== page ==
Recreational fisheries face future quotas

Dr Randall Bess
The National Business Review
21 April, 2017

Putting a line in the water is one of the more popular New Zealand pastimes. But here’s a harsh truth. 

Unless the management of recreational fisheries changes, fishers will face a steady decline in daily bag limits, increases in minimum legal sizes and shorter fishing seasons. The recreational fishing experience will worsen as will conflicts between the recreational and commercial sectors.

The New Zealand Initiative’s previous report in this series, What’s the Catch? The state of recreational fisheries management in New Zealand, shows how maintaining an outdated management approach is doomed to failure.

New Zealand faces the same challenges of other fishing nations as demand increases for limited fisheries resources. Improving our own fisheries management will be easier if we learn from the successes and failures of other jurisdictions.

For that purpose, I travelled to Texas, northern California, British Columbia and Western Australia. Our new report, The Overseas Catch: The state of recreational fisheries management abroad, presents what we learned that might be useful here, particularly on issues arising from growth in demand for recreational fishing.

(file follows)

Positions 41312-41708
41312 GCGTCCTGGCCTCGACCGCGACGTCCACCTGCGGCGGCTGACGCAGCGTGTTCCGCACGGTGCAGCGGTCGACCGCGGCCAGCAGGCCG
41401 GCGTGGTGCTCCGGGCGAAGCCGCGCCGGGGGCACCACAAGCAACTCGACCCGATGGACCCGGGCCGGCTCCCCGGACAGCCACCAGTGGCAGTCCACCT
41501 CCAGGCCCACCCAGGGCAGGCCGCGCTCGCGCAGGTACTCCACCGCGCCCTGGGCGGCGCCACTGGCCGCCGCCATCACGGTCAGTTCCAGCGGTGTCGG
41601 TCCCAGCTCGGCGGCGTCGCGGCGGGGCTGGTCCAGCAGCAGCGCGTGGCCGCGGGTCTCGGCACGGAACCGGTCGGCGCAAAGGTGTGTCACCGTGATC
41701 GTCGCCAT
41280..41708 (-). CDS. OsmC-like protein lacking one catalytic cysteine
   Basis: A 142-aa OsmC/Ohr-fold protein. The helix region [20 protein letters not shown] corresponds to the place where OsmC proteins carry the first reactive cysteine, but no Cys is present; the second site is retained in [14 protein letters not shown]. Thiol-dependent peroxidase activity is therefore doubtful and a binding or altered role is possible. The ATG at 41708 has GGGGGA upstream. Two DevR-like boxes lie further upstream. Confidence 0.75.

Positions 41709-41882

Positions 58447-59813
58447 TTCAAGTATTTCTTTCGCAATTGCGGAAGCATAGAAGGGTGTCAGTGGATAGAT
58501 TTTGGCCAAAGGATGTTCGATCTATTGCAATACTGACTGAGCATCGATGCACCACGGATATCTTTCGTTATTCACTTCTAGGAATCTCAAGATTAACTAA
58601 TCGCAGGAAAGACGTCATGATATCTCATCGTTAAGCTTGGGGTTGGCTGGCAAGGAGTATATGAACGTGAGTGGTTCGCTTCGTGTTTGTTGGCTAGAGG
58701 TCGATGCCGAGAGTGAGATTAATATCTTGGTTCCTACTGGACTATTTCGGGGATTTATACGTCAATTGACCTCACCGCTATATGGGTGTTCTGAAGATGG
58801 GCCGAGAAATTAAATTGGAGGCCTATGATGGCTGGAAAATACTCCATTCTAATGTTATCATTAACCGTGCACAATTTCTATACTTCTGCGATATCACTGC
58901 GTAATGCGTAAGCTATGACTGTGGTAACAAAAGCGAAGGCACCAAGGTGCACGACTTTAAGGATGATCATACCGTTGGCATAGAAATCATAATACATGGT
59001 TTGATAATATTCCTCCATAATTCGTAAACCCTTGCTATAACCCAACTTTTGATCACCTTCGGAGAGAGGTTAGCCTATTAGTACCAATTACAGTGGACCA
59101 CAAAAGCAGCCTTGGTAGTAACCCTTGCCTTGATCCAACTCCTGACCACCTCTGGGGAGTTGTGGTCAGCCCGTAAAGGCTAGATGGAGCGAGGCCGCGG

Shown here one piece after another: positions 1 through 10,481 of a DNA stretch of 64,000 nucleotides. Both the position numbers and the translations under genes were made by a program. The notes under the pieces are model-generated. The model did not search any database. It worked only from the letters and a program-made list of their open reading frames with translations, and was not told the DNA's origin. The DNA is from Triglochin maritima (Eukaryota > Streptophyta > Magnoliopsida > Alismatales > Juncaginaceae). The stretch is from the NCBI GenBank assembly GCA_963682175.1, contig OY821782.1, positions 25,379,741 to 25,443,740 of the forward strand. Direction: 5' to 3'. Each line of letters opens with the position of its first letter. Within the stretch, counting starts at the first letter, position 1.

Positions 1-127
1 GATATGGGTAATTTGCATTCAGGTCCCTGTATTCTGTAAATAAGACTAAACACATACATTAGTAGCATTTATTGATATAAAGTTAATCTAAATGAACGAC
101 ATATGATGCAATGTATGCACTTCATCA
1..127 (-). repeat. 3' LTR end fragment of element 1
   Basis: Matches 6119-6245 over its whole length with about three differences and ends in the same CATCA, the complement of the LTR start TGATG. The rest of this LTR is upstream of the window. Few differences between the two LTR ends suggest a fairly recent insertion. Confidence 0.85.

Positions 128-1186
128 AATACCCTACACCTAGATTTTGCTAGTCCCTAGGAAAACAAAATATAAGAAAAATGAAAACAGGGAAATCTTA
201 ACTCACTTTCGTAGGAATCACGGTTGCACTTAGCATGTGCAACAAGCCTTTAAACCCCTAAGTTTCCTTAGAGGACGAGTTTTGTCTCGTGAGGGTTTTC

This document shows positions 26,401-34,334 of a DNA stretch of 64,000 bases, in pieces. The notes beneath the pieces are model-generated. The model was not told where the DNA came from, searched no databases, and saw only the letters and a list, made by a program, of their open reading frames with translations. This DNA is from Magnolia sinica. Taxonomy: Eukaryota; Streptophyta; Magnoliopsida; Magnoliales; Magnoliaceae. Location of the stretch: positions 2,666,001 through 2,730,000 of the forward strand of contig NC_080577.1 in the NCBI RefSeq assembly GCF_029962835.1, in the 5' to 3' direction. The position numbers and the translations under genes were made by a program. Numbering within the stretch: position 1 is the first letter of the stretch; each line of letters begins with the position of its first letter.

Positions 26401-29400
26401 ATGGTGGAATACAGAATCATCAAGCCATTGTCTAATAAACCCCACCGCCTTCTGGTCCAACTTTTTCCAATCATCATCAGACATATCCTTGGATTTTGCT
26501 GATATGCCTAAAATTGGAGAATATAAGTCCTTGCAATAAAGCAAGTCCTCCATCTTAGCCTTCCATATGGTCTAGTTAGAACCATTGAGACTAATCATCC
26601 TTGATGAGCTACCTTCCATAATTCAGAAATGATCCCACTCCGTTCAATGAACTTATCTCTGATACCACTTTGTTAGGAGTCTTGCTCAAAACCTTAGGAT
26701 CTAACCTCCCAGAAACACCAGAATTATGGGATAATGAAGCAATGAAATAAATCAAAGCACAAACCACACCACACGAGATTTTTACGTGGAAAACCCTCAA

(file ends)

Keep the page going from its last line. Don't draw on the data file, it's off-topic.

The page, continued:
This report focuses on the Gulf of Mexico red snapper fishery, the northern California red abalone fishery, British Columbia’s halibut fishery and Western Australia’s approach to fisheries management. Each offers important insights into what works well and not so well.

Emergency measures

The Gulf of Mexico red snapper fishery illustrates what New Zealand’s fishing future could be if we do not act soon. It exemplifies how controversial a fishery can become when management fails one sector. Emergency measures were introduced, leaving recreational fishers with just nine days to fish for red snapper in federal waters each year, and with a two-fish daily bag limit. The outlook is even less favourable.